For me the AEM-7s will always be ‘meatballs’. This name is twice-removed metaphorical allusion. The AEM-7 was derived from the Swedish class Rc electric. The allusion to meatballs is a reference to ‘Swedish meatballs’ and thus shortened to just meatballs, with Sweden being implied.
On December 27, 1986, my old pal TSH and I paid a visit to Bridgeport, Connecticut on a tour of former New Haven Railroad properties.
I made this photograph using my father’s Rollieflex Model T with 645 ‘super slide’ insert.
In my mind the composition made perfect use of the rectangular window. I wonder what I would have come up with if I’d exposed the view as a square?
In the days after exposing this photograph I made a large print, 11×14 or 16×20 in size, which has sadly vanished. Perhaps, someday I’ll make another.
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Sunday, November 8, 2015, I learned that an AEM-7 was working Amtrak train 163 from Boston to Washington DC.
A year ago this event wouldn’t have been noteworthy, but now it is. Amtrak’s AEM-7s are getting rare and engine 939 was the only one I saw working on that day. The last I heard there were just ten left in traffic.
My philosophy is that every photo I make of an Amtrak AEM-7 on the move may be the last one.
The Swedish State Railways (Staten Järnväger, SJ) class Rc4, built by Allmänna Svenska Elektriska Aktiebolag (ASEA), was the inspiration for Amtrak’s AEM-7 (assembled by EMD).
An advancement of the Rc4 is the Rc6 which was the pattern emulated in the ALP-44 used by NJ Transit.
In July, I made a study of SJ’s Rc6 electrics at Luleå, Sweden. These well maintained machines are a contrast to Amtrak’s surviving AEM-7s that are tired and battle-worn after three-decades of hard service racing up and down the Northeast Corridor.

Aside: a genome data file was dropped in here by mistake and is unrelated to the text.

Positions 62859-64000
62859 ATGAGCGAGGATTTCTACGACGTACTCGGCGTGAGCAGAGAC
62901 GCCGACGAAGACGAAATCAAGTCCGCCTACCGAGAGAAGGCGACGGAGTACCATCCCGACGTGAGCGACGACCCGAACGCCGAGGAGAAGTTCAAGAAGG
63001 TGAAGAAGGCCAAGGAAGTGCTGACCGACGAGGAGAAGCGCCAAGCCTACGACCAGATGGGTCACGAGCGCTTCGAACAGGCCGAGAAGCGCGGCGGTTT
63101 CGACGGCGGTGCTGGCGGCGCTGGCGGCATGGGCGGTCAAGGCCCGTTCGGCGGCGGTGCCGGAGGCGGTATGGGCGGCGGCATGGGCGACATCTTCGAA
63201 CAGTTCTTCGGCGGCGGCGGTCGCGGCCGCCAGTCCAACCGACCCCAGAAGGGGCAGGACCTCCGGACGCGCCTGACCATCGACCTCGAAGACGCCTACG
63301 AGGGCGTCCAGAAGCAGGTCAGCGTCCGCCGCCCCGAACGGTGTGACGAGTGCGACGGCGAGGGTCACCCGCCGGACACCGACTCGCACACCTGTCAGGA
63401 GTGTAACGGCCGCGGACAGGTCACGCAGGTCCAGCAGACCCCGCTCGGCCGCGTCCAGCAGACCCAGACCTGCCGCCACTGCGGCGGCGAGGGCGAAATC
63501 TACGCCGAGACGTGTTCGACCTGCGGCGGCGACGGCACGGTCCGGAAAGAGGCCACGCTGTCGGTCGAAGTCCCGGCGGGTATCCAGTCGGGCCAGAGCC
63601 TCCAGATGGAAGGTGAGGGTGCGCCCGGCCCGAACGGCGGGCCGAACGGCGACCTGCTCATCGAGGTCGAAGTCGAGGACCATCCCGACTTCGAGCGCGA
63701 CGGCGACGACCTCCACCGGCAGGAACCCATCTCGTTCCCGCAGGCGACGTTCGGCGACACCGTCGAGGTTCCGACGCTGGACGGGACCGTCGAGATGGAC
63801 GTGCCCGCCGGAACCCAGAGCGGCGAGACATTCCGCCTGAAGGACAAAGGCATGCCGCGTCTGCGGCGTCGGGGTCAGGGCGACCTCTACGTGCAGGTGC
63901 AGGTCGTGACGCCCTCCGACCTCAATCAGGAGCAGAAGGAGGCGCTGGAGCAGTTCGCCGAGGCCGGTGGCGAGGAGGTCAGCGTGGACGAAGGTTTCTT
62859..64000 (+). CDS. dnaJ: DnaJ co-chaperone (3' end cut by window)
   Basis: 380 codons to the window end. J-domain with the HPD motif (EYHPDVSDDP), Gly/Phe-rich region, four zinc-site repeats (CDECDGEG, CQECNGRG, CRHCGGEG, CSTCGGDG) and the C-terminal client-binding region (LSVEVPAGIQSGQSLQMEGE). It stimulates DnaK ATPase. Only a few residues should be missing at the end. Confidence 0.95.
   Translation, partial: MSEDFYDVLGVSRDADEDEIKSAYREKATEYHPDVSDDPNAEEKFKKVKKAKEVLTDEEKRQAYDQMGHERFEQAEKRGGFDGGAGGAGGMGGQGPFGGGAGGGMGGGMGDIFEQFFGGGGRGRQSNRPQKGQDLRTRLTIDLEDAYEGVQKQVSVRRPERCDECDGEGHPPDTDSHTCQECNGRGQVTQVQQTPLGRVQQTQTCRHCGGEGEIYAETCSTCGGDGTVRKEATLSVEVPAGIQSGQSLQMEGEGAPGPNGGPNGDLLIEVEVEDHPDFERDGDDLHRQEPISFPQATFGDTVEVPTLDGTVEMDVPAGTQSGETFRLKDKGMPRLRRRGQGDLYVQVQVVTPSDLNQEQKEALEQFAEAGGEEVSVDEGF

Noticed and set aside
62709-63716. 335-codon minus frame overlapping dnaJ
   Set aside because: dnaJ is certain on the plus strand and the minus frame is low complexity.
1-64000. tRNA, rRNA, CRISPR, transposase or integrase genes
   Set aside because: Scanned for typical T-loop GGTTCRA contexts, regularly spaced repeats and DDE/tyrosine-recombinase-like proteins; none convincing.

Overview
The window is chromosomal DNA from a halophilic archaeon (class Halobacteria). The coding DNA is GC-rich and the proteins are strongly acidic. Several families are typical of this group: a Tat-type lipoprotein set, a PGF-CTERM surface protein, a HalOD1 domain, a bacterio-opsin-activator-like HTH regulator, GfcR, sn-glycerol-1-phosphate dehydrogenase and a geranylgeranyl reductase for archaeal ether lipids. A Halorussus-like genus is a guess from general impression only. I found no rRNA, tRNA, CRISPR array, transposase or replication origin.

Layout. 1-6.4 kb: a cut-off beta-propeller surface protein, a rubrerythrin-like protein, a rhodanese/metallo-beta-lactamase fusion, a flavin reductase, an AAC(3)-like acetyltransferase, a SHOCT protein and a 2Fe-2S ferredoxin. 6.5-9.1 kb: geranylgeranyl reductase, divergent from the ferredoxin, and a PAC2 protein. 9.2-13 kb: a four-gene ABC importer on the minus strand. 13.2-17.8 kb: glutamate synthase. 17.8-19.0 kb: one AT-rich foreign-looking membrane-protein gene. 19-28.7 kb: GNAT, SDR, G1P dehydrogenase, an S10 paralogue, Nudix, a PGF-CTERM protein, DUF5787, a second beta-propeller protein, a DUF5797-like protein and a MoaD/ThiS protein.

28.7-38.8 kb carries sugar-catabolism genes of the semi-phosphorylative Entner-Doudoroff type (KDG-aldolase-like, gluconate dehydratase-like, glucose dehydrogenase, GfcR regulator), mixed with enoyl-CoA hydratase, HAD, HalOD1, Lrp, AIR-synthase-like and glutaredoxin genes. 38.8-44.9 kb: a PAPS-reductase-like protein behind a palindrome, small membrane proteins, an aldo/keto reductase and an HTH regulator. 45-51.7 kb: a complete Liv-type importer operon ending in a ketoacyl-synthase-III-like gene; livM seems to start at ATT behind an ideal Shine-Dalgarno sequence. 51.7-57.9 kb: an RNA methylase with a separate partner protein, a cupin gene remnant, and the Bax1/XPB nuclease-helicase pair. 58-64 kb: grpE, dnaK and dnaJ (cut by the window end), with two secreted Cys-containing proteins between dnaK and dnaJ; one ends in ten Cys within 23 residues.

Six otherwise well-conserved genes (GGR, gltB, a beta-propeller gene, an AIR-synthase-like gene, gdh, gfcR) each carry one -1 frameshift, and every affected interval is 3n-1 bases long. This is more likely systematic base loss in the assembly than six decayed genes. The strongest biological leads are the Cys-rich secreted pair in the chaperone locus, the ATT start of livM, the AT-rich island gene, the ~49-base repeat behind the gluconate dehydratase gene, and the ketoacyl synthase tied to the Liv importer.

Some months ago, an Amtrak engineer confided to me, “I understand why you like these electrics, but I hate them. They’re worn out. The suspension is shot. The cabs are drafty.”
Amtrak 915 has been preserved at the Railroad Museum of Pennsylvania. A few continue to work the Northeast Corridor. Most will end up as scrap. In the meantime, their Swedish cousins work electric lines across the country.
In January 1980, I made my first photographs of Amtrak AEM-7s. They were then brand new. I didn’t much care for them then because the represented the end for my favorite GG1s. Nothing lasts forever, and now Amtrak AEM-7s are rolling off their final miles.
I made this photo of Amtrak 945 at South Station last year on the day before the first official run of Amtrak ACS-64 number 600. The new ACS-64 are locomotives that will ultimately supplant the AEM-7s on the North East Corridor.
And what of my first AEM-7 photos? I processed my film using oxidized Microdol-X and the negatives were exceptionally thin. (under processed). Perhaps, if I can locate them, I can fix them in post-processing, but that’s a project for another day.